You may be able to replace the word “anxiety” with “addiction” and understand another mental illness.
This blunt response to my anxiety story was hard to digest, coming from my own mother. She’s been trying to help me understand my little brothers’ addiction for years. I am now realizing that I too have a problem which stems from my anxiety.For me, with anything in life, it’s all or nothing; a very black or white mentality. I have never touched drugs per se, but was born with an extremely addictive personality. And I don’t feel like I’ve ever given the full picture of my disordered drinking to anyone in my life. For vulnerability and admitting you have a problem is a scary thing.
I drink when I’m happy, I drink when I’m sad. I drink when I’m celebrating, I drink when I’m stressed. I drink for dates, I drink when I’m anxious, I drink when I’m homesick, I drink just to drink. And once I start, I don’t know how to stop. Next thing I know, that bottle of vino is gone.With alcohol I’ve found you can displace yourself from the harsh realities of every day life. But “taking the edge off” is only a temporary fix. And the more I drink, the worse I inevitably feel the next day.
Over the past few months in Australia, I have indulged in alcohol more than I did in my first year of college. It has gotten to an unsustainable level now that I am working full time. Going on meaningless dates, making stupid decisions that land me in the emergency room, binge eating, making scenes in public, the list goes on. I feel downright unhealthy.But it’s not enough to admit you have a problem, you have to be willing to make a concrete change!
One of the primary differences between alcoholics and nonalcoholics is that nonalcoholics change their behavior to meet their goals and alcoholics change their goals to meet their behaviors.”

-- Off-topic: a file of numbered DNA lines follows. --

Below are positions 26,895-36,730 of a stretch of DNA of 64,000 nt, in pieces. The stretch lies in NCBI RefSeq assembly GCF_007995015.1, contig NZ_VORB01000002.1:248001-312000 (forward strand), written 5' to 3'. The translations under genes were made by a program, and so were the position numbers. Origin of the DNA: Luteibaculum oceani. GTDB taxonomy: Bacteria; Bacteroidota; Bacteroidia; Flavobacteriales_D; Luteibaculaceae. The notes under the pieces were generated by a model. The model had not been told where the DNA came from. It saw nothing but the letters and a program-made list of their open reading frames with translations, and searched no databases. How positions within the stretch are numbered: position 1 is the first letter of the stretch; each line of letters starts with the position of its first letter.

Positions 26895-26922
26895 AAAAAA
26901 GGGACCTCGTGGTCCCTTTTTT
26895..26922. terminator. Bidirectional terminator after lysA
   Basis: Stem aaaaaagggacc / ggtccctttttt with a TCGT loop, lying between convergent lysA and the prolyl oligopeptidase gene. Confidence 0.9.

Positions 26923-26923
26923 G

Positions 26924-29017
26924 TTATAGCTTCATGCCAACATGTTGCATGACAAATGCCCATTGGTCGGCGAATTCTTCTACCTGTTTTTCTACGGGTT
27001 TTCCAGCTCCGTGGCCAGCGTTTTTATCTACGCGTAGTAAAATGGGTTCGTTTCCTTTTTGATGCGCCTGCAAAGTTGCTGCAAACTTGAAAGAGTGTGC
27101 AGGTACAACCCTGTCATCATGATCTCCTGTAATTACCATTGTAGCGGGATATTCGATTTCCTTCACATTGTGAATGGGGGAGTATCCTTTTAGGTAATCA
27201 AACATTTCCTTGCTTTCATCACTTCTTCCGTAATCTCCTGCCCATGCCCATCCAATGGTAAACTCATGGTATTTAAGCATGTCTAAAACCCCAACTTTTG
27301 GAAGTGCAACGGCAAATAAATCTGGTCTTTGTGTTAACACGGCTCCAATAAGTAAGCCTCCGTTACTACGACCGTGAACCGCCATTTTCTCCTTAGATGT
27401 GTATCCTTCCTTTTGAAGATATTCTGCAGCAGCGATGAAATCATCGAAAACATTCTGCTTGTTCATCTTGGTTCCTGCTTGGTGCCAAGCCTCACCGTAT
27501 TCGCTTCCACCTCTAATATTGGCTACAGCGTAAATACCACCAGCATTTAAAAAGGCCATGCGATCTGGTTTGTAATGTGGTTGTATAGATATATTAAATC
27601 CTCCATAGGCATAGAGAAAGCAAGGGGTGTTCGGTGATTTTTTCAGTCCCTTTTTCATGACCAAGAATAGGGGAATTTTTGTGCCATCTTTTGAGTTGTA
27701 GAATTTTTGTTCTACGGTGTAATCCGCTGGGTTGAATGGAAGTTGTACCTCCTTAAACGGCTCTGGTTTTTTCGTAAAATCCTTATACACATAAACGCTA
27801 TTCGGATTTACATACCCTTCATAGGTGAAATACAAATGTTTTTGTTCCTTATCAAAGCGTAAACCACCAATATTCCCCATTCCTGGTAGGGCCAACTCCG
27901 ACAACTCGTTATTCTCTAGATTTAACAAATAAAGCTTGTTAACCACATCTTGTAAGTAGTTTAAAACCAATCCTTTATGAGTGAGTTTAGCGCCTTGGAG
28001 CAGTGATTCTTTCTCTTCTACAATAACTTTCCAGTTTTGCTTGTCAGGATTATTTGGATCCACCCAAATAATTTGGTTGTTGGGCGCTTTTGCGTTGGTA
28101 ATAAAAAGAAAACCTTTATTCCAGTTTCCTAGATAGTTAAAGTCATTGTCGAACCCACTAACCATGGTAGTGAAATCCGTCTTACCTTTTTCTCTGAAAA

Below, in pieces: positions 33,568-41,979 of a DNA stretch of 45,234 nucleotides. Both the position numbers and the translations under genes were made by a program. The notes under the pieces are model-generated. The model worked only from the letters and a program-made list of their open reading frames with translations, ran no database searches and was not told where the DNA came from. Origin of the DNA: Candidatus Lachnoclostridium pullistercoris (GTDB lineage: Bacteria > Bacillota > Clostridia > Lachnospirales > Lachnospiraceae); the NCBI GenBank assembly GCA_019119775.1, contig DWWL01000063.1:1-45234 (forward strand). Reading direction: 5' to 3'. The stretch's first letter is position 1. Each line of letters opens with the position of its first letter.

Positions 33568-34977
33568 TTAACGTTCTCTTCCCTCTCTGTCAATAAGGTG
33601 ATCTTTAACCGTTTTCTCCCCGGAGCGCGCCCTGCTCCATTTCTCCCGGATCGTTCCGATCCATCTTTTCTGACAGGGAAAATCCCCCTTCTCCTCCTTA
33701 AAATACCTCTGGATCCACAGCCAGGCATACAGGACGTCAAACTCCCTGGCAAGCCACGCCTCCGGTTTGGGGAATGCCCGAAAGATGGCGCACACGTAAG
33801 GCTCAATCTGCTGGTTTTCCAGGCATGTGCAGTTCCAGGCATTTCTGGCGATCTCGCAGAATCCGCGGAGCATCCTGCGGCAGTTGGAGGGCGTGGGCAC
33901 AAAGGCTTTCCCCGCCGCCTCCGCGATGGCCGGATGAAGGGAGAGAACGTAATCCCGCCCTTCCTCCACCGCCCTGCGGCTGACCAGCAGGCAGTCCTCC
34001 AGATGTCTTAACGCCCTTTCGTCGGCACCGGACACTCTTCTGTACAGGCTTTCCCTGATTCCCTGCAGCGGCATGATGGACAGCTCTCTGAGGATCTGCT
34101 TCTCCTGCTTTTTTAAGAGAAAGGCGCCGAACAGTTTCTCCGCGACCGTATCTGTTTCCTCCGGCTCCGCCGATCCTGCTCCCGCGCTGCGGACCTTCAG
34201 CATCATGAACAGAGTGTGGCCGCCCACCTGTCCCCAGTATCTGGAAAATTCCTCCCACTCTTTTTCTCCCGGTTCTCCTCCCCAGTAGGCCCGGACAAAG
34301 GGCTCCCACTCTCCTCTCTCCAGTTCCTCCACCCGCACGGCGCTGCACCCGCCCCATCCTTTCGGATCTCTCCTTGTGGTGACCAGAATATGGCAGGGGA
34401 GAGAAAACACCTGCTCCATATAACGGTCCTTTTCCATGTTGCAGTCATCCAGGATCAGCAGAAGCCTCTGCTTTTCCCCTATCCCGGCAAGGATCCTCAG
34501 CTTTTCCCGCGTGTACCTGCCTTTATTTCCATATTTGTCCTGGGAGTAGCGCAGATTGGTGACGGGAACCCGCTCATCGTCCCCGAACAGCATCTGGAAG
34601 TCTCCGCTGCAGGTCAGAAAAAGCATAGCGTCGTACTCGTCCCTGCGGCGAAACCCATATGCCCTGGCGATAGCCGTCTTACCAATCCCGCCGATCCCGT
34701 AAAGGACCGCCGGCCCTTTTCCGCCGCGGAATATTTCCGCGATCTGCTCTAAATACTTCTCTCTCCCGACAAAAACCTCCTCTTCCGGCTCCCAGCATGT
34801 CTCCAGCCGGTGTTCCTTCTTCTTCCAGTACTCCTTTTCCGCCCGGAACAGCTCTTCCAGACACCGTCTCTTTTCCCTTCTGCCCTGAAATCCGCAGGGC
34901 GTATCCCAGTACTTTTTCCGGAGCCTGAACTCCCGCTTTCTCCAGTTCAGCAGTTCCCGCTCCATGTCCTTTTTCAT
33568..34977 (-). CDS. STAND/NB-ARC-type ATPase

― Alcoholics Anonymous
For the month of Feburary I have decided to give up both alcohol and dating apps, my unhealthy answers to when I’m feeling overwhelmed, anxious, or lonely. As an extremely social person, this will be quite a challenge to undertake in my last month in Australia (and of summer!)I feel I am not the best version of myself lately, and need to recharge to feel healthier both mentally and physically. Drinking in excess is unhealthy and I realize, it’s time for a change. There are a plethora of healthier alternatives out there to relieve my stress. I plan to turn to yoga or tennis when I get that inevitable craving for a glass of vino.
I’m taking a pause for a cause this February to enjoy not only 28 days of a healthier me, but all in the name of a cause near to my heart. Coming from a family where addiction is prevalent, I am commiting to an alohol detox. Resisting my own cravings is a tiny insight into what people with serious addiction issues go through every day. From mental health and substance misuse to homelessness, trauma and domestic violence, Febfast helps young people regain control of their lives.
I would be honored to have your support my cause and reach my goal of $500! With any $10 or more donation this month, I am offering a FREE “Across the Ocean” ad space using code FEBFAST. That’s a $20 value!
Catch me sipping on a soda water and lime at a local bar near you!